Convicted killer’s 25-year-old companion Star tells RS, Charlie is my husband
It started, as so many things do these days, with a lost phone. A nice young lady named Courtney was traveling in a New York City cab. Upon leaving the cab, however, she left—as so many people do these days—her iPhone behind.
Usually, young Courtney’s story would have a sad ending: the phone found, its precious contents wiped clean, its skeletal hardware sold on the black market to the highest bidder.
But this story is not sad. This story is awesome. Because after Courtney left the cab, and her phone along with it, the vehicle was hailed by a guy named Frank. Frank found Courtney’s phone. He examined it, trying to determine who its owner might be. And after some investigation—phones, after all, containing much of our personal data—he came to a wondrous conclusion: The phone in question belonged to Courtney Love. Yes. That Courtney Love.
Oh, and the Frank in question? That would be Frank Bruni, op-ed columnist for The New York Times. Because New York.
So, say you’re Frank Bruni, Timesman and gentleman, in possession of Courtney Love’s iPhone. What do you do then? How do you, you high-profile Good Samaritan, make sure that Courtney Love’s lost iPhone is returned to her? You tweet, obviously.
Just loving this story.
Some of the amazing exchanges between callers and astronaut Chris Hadfield from the Brian Lehrer Show today.
+ Caller, 8 years old, asks: What does it feel like when you go into space? Chris Hadfield: It’s very powerful, with lots of turbulence. Then engines shut off and you instantly float. "You would really like it."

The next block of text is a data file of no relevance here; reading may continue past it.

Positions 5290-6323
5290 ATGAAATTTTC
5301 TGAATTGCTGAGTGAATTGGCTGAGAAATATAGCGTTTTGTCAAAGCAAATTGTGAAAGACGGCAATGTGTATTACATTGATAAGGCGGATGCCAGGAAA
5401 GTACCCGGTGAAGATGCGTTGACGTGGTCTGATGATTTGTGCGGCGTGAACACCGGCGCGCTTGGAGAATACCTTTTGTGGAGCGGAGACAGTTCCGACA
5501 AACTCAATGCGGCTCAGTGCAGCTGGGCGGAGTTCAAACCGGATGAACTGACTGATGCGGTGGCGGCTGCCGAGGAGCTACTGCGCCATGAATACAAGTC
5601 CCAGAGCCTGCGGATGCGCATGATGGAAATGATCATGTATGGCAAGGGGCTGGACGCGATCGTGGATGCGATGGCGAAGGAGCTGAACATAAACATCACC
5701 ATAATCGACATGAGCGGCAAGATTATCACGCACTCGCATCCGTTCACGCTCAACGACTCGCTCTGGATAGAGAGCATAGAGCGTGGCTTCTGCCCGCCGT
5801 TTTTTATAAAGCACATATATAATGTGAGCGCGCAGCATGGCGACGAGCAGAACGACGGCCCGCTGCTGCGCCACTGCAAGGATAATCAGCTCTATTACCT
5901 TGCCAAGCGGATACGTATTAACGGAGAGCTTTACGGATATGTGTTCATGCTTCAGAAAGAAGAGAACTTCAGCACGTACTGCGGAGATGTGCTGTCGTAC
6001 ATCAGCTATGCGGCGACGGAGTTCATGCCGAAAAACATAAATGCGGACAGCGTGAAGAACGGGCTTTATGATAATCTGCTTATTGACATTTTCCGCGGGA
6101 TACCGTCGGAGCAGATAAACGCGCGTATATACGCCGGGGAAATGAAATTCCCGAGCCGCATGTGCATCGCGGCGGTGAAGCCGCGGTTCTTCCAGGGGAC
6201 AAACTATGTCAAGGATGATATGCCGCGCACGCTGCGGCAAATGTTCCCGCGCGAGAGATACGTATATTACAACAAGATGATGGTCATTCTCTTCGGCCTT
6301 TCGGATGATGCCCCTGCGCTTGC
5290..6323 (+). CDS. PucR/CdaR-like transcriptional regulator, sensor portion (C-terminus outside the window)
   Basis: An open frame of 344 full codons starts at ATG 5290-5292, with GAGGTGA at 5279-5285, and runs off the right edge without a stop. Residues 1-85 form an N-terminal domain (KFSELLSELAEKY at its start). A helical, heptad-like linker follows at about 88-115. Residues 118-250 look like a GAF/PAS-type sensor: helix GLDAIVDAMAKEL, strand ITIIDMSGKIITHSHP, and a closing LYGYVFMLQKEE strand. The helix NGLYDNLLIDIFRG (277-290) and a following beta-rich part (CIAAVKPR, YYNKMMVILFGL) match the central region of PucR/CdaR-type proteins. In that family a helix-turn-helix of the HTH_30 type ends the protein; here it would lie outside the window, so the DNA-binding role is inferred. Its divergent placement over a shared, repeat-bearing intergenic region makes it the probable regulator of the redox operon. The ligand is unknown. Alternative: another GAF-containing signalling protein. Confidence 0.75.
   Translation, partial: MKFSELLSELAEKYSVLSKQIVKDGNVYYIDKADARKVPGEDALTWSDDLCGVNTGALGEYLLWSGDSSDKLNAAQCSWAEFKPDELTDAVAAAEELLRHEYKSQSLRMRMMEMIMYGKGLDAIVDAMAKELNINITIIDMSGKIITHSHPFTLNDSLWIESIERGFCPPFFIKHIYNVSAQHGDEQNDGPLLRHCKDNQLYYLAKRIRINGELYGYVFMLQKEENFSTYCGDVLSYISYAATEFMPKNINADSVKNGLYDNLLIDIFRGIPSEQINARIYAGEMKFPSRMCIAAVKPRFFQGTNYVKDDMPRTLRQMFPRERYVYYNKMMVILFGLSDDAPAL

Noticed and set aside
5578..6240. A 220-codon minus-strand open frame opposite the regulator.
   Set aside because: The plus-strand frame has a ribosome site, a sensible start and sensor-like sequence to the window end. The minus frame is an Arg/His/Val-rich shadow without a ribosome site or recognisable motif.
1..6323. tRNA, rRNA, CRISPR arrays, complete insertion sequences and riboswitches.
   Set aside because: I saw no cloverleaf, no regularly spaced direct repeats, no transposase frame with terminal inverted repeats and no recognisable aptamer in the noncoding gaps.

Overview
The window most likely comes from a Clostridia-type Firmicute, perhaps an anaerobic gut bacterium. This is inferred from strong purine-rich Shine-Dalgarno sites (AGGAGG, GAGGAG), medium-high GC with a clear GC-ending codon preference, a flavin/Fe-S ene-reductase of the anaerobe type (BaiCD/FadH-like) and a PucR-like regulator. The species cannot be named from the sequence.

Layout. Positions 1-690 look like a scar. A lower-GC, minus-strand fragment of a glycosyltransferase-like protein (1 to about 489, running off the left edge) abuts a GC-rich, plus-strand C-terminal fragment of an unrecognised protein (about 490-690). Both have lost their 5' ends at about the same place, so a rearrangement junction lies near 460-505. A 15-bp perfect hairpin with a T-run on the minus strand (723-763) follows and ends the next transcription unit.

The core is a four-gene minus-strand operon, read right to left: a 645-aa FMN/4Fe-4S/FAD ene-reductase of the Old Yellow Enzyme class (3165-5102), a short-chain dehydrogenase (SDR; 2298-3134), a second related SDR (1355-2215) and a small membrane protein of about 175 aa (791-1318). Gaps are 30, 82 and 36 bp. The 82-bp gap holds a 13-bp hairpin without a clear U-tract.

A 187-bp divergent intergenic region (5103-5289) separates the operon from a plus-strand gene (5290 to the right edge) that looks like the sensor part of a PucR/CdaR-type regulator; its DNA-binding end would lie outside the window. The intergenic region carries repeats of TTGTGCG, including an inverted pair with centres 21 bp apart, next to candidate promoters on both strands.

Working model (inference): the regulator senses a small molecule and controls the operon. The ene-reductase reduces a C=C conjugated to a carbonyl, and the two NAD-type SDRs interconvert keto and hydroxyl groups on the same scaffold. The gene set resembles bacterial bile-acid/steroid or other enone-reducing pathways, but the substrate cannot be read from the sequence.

+ Caller asks: What’s it like when you return to earth? Chris Hadfield says space travel changes the blood flow, and it took 2 weeks after returning to not feel dizzy, and 4 months before he could run again.
+ Caller aks: What’s an astronaut’s take on alien life? Chris Hadfield: “I don’t know of any astronauts who think we’re alone in the universe.”
+ Brian asks: How do you think like an astronaut? Chris Hadfield says it’s about how you confront and control your fear.
+ Caller asks: Do astronauts become more or less religious when they go to space? Chris Hatfield: “It deepens whatever belief system got you there.”
+ Brian asks: Is it physically possible to have sex in zero gravity? Chris Hatfield: “Of course! Why not? It could be fun. But that’s personal.”
The whole thing is really worth a listen.
-Jody, BL Show-
Everything about this.
Love love this.
Why Finnish babies sleep in cardboard boxes
For 75 years, Finland’s expectant mothers have been given a box by the state. It’s like a starter kit of clothes, sheets and toys that can even be used as a bed. And some say it helped Finland achieve one of the world’s lowest infant mortality rates.
It’s a tradition that dates back to the 1930s and it’s designed to give all children in Finland, no matter what background they’re from, an equal start in life.
The maternity package - a gift from the government - is available to all expectant mothers.
It contains bodysuits, a sleeping bag, outdoor gear, bathing products for the baby, as well as nappies, bedding and a small mattress.
With the mattress in the bottom, the box becomes a baby’s first bed. Many children, from all social backgrounds, have their first naps within the safety of the box’s four cardboard walls.
Mothers have a choice between taking the box, or a cash grant, currently set at 140 euros, but 95% opt for the box as it’s worth much more.
The tradition dates back to 1938. To begin with, the scheme was only available to families on low incomes, but that changed in 1949.
Socialism at work.
I would rather my tax money pay for this than drone missiles.
This is amazing!
OMG. Why didn’t I think of this?